On top of general damages, special damages could also be considered if your leg injury has left you out of pocket. For example, you could also be compensated for:

  • Care and support costs.
  • Rehabilitation and medical expenses.
  • Lost income plus any future loss of earnings.
  • The cost of home adaptations if they will make it easier to cope with your leg injury.

If you’d like to check how much compensation for a leg injury you could receive, please use the number above to call our team today.

Can I Claim Broken Leg at Work Compensation if I’m Not a Full-Time Employee?

The type of employment contract you have does not have a direct impact on your employer’s duty of care towards your well-being whilst you are working. Therefore, zero-hours staff, contractors, the self-employed, consultants and subcontractors have the same rights as full-time workers when it comes to safety in the workplace.

Therefore, if you have sustained a broken leg at work or another type of injury and you believe your employer was to blame, call our legal advisors to check your options.

Can I Claim Compensation if My Injured Leg Was Caused by Defective Equipment?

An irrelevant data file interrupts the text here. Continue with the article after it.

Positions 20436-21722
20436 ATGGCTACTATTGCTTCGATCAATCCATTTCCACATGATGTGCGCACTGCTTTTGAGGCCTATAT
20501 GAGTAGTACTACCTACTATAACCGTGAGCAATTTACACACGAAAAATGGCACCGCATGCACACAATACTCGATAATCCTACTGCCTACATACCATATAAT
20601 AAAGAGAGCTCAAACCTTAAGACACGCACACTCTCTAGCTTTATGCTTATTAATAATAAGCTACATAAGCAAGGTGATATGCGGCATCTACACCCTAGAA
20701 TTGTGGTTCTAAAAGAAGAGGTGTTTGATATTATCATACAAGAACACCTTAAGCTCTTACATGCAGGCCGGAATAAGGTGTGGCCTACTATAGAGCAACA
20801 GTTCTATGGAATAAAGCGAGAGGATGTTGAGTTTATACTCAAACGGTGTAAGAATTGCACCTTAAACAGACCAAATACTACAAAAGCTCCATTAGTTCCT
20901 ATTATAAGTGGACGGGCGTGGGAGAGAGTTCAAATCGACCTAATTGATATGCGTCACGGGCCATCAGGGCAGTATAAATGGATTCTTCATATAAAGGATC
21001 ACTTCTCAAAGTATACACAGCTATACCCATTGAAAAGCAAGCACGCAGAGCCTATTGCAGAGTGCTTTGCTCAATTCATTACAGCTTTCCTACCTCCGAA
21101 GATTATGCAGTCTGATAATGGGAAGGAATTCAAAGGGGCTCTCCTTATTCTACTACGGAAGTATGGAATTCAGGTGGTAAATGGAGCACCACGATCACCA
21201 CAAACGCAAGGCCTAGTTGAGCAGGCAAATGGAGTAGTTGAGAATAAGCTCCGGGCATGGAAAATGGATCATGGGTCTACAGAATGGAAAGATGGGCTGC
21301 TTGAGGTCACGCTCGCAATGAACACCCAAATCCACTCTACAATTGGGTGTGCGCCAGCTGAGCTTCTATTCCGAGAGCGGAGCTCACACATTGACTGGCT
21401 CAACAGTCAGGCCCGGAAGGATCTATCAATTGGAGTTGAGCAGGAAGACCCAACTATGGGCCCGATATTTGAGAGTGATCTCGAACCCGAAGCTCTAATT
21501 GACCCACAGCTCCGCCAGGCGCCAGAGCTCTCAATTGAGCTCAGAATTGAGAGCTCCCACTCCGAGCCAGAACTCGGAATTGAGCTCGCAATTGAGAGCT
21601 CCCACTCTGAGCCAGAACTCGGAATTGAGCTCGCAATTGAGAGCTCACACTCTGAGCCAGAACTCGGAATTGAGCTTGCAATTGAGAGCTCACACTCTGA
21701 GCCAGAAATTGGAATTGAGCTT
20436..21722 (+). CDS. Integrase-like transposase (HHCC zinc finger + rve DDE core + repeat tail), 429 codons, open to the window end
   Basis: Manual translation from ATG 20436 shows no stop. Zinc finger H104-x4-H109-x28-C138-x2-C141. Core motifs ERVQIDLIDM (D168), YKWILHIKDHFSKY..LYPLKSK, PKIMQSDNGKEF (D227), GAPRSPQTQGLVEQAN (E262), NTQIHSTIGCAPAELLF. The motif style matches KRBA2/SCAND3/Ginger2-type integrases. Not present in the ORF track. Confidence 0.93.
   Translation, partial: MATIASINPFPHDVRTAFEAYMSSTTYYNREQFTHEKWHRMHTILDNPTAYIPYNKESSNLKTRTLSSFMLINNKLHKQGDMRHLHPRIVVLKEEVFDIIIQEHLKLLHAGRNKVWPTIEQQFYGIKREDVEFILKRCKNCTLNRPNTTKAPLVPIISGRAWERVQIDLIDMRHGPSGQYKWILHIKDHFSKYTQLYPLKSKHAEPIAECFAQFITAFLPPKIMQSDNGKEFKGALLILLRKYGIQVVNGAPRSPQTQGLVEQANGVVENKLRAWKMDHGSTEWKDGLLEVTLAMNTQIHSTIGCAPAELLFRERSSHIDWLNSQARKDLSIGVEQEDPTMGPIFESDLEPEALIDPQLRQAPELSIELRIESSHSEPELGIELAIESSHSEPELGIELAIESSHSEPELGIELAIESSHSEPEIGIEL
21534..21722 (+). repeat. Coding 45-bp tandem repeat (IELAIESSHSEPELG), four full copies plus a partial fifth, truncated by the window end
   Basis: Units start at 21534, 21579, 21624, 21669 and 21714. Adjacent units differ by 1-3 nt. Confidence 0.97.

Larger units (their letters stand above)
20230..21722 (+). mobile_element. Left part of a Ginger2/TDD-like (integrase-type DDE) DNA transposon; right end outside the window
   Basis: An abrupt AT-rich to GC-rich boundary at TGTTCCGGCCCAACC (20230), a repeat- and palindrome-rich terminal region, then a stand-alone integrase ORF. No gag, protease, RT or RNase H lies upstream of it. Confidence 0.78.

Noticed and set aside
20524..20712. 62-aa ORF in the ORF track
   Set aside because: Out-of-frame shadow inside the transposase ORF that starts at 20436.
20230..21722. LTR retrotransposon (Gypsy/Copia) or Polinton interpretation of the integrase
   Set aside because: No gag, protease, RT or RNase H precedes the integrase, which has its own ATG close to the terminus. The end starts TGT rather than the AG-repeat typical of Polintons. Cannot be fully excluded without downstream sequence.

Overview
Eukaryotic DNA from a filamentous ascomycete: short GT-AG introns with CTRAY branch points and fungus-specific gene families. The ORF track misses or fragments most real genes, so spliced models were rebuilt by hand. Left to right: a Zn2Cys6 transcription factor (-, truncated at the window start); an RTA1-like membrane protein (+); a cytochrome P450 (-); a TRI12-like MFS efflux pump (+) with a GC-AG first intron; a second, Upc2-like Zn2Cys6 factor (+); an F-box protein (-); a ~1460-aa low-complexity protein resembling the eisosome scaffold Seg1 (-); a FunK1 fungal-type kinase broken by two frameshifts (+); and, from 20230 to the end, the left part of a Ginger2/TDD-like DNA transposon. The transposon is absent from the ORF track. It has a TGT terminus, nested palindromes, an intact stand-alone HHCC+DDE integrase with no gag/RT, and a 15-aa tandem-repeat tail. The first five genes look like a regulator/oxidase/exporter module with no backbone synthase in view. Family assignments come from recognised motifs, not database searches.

You might think that if a piece of machinery or equipment broke and caused you to suffer a leg injury, you wouldn’t be entitled to claim compensation. However, that’s not always the case.

That’s because employers must ensure as much as reasonably possible that workplace equipment is safe, fit for purpose and properly maintained. This duty is established by the Provision and Use of Work Equipment Regulations 1998.

As such, if you’ve injured your leg at work because of a faulty piece of machinery or equipment, you could be eligible to begin an accident at work claim. Call our team today to find out more.

Do I Need a Solicitor to Make a Leg Injury Claim?

Suing your employer for a work-related leg injury can be a complex task. You’ll probably have to deal with their insurer who may try to avoid compensating you or limiting the amount of compensation they award.

So, while you could manage the claims process on your own, it may be easier if you have a specialist solicitor on your side. If you work with one of our accident solicitors, their services may include:

  • Finding evidence to prove your case.